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Chalkboard Project ’ Category
The debate around student testing continues to escalate. Nationally, Congress is considering removing annual assessments as a requirement for reauthorization of the Elementary and Secondary Education Act (ESEA). In Oregon, bills to allow students to opt out of annual testing or removing statewide annual assessments all together are being introduced in the legislative session.
While I agree we should engage in a thoughtful conversation about how we build an effective and balanced assessment system, I am concerned about the rising voices questioning the importance of statewide annual assessments, and the push to allow students to opt out of these tests.
An OEA workgroup commissioned by the Oregon Education Investment Board recently published a white paper proposing a system of assessments to support learning and foster student success. While the workgroup rightly highlights the need for better assessment literacy among educators, especially in formative and classroom summative assessments, it downplays the need to continue annual statewide assessments for all students in grades 3-8 and once in high school as currently required.
Chalkboard Project supports the need for a highly effective and balanced assessment system. While teachers must be well versed in formative and classroom summative assessments to help make adjustments to daily instruction, this alone is not enough. The goal of assessment is to improve how our students learn and ensure we are providing the best learning environment possible. Eliminating annual statewide testing would undermine our ability to identify which schools and districts are excelling or struggling; which strategies work or don’t; and where the state should direct its resources. Most importantly, annual statewide assessments are the cornerstone of a public accountability system that ensures historically underserved students and those most at risk are not forgotten or minimized. Statewide assessments provide transparency and are a tool to further equity of access to quality teaching and opportunities to learn for all students.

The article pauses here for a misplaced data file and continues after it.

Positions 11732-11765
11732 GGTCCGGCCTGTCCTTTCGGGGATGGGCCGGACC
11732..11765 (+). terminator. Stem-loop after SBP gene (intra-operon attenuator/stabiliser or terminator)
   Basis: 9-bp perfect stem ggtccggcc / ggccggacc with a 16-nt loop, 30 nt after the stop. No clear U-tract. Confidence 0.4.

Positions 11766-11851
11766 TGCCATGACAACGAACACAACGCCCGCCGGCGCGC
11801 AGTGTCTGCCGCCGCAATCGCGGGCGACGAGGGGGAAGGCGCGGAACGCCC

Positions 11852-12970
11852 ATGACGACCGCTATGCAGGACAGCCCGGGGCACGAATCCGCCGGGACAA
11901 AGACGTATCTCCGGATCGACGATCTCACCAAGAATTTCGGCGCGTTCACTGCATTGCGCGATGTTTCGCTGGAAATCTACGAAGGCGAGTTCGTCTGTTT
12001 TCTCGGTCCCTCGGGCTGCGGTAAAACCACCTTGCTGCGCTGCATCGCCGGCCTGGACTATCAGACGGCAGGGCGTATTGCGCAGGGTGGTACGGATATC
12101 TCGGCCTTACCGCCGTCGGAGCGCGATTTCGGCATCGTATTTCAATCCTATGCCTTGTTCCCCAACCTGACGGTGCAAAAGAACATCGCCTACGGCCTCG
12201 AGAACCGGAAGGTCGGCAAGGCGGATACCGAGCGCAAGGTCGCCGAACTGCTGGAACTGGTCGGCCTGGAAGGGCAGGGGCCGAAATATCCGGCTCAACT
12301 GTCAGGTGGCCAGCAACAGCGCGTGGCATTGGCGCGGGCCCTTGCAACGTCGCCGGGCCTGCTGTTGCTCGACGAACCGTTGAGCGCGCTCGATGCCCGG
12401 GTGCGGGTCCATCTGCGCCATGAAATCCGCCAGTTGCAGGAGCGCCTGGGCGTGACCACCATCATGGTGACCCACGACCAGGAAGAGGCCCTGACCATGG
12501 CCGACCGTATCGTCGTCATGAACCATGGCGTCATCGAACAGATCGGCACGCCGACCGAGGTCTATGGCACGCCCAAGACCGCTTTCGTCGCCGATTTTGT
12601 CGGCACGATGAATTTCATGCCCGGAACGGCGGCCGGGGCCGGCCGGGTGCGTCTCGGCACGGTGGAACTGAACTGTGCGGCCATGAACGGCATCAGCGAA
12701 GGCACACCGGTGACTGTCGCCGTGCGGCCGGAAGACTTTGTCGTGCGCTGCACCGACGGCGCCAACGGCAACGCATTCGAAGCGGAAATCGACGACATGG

Every healthy system needs an outside check to monitor progress. Annual statewide assessments provide just that. There are valid concerns about current testing systems. That’s why we support the need to audit the type and number of assessments currently administered in Oregon schools, because many of these test are mandated at the local school or district level, and are often redundant and unnecessary.
At a time when Oregon lags behind nationally in student achievement and high school graduation, getting rid of a useful tool for measuring student learning seems counter productive and irresponsible. We cannot dismiss accountability nor accept mediocrity. As parents, educators, and taxpayers, we should be confident that our state is educating our children, closing achievement gaps, and holding our education system accountable. Annual statewide assessments are an important tool to meet this need.